This one is super simple, but I see people violating basic logic at this appliance almost on a daily basis. Things need to get clean, and for now the best thing we have come up with is to squirt precious water on everything. One day, I hope we will evolve past this admittedly archaic system, but in the meantime let's try to be responsible about it.
My approach to this problem is a one step plan. Step one, don't leave the faucet running unless there is something under it. If you have to, employ the same system as with your shower, plug up the drain and watch as you empty our vital reservoirs into your sink. The volume of water that exists after you brush your teeth or wash a spoon is the exact amount that you have personally depleted from our communal reserves. Feel responsible for this.
#5: Plug your leaks
An astounding portion of our water is not even used, it is being wasted for no productive reason. Leaks are responsible for around 14% of our water usage at home, which is a number I am disgusted by. The cool thing is, you don't even have to actively chase down leaks, as it is relatively easy to determine whether they exist in your domain.
Follow this guide and feel good about yourself. First, turn off everything that squirts water out of it. Second, travel to your water gauge, which is located conveniently outside your house. Finally, if you see the number is inexplicably climbing, call a plumber. You will save money in the long run, so this expense is no excuse for negligence.
#6: Down at/with the car wash
I literally haven't washed my car since high school, when it was one of my adolescent responsibilities, and I am now a grown ass man. The surprising thing is, in terms of cleanliness, my car looks the same as everyone else's. Once in a while, I will use the window scrubbers at the gas station to ensure proper visibility. That's all you really need.
Sometimes, it actually does rain, and I call this an economically/guilt free car wash. Hilariously enough, this all-too-frequently and situationally ironically happens right after my girlfriend takes her car to the wash. I then employ a self-righteous imaginary high five with mother earth. You should try this, it feels good.
#7: Responsible shrubbery
There is no conceivable way that the satisfaction garnered from a blue-ribbon yielding front lawn justifies the immense cost of maintaining such an endeavor. It is one thing to water a plant that is capable of producing fruit or vegetables which can in turn provide you with sustenance. It is quite another to surrender a similar host of resources to a venture that will ultimately contribute to nothing but an incessant desire to keep up with the Joneses.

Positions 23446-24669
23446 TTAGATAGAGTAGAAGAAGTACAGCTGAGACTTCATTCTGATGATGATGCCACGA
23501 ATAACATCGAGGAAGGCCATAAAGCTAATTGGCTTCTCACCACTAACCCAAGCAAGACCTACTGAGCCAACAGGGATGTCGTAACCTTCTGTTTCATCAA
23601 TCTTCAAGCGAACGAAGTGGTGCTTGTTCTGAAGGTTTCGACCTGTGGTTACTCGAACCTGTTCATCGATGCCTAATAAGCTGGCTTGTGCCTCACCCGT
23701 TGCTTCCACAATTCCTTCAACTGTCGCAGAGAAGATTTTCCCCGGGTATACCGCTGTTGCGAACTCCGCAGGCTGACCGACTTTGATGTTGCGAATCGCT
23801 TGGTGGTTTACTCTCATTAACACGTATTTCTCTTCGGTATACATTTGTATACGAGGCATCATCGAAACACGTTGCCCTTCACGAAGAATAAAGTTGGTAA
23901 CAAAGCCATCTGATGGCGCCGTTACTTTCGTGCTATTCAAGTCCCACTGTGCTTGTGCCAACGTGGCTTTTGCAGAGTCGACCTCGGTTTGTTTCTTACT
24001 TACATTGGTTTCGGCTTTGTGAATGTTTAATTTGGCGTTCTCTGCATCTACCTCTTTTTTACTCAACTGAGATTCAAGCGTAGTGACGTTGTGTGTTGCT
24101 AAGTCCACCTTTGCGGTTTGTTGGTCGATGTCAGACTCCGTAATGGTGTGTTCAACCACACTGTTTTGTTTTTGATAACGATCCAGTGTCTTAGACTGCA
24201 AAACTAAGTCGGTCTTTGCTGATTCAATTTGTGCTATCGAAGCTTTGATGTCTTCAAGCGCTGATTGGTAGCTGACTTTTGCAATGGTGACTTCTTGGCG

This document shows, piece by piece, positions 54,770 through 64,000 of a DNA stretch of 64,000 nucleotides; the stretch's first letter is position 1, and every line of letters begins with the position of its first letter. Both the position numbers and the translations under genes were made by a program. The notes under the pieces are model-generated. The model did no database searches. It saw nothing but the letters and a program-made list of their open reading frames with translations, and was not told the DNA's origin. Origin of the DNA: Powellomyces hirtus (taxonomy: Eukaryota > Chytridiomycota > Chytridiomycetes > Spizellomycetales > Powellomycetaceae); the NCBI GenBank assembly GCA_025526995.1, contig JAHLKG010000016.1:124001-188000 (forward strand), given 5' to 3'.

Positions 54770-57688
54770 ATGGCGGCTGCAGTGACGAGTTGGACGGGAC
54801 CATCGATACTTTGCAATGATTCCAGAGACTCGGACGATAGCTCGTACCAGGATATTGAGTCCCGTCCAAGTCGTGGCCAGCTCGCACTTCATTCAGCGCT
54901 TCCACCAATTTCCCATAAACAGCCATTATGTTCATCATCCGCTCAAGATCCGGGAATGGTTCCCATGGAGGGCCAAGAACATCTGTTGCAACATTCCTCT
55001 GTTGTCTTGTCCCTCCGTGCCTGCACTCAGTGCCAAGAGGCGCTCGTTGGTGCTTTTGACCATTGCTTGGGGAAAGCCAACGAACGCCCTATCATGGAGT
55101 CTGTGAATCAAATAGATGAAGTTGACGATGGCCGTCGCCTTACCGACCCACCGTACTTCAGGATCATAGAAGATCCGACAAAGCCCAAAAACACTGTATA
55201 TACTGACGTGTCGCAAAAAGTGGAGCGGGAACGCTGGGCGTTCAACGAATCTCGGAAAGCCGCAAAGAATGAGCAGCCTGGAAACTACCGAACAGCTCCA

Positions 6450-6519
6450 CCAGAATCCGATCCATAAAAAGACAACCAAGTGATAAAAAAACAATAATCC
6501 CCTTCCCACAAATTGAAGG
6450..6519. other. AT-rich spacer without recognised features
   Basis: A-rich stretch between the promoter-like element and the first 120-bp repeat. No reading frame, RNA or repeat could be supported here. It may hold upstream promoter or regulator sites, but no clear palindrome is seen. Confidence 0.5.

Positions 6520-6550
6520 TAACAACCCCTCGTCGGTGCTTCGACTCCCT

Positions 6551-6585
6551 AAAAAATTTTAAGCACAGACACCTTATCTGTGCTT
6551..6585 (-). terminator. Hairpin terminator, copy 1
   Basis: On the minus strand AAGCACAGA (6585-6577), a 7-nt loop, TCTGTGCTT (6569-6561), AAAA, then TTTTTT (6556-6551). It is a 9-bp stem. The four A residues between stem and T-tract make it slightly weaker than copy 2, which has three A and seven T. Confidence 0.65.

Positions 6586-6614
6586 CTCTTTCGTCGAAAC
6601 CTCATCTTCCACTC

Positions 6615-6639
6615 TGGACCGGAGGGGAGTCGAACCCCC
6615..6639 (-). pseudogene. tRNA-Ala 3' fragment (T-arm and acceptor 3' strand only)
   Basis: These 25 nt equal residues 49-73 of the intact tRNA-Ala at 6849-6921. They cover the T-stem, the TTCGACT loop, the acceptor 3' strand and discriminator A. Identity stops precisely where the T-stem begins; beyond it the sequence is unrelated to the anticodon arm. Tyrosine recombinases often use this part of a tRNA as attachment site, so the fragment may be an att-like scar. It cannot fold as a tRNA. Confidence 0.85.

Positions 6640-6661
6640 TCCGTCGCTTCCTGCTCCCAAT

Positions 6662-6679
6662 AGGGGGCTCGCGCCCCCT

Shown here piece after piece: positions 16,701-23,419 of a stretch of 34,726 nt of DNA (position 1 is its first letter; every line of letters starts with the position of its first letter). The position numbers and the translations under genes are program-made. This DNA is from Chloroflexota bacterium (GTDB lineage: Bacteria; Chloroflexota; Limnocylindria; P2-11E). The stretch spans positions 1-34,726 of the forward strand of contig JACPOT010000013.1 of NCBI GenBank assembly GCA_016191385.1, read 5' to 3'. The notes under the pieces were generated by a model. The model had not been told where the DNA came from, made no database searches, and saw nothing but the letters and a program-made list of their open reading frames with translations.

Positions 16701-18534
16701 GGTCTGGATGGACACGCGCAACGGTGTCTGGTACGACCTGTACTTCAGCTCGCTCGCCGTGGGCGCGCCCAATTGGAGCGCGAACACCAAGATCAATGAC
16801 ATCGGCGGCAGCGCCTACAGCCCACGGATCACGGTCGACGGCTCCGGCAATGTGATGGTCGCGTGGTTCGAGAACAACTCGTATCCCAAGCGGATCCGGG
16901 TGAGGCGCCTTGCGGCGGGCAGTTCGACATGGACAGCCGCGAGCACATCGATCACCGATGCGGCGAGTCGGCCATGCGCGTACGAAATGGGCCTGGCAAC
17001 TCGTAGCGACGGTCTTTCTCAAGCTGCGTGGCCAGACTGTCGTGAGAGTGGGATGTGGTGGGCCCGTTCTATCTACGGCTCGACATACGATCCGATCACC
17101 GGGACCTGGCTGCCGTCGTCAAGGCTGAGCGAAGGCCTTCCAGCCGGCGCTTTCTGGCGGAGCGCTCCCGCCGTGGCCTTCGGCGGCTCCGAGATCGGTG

If you really do require an elegant selection of worthless flora to adorn your home, at least plant species that are indigenous to your area or something that is drought resistant. Your neighbors will admire you for your new found commitment to rationality. If they don't, they're not really your friends. Once your new, responsible assortment of lawn candy is in full bloom, do not water it like you would a dehydrated camel. This defeats the purpose.
#8: Tactical watering
Now that you have a reasonable selection of plants, they will need to be watered from time to time. Luckily, there are steps you can take to ensure this practice is done so responsibly. You should water your plants in the morning or evening, when the UV index and the wind is low. This minimizes evaporation and makes your watering efforts more efficient.
If you have an automated sprinkler system, make sure it is not over-watering your new adaptive shrubbery. These plants require much less water than their wasteful cousins. Finally, make sure the nozzles are pointed in the right direction. Any water that lands on the street or driveway will evaporate and thereby be a complete waste of your and my resources.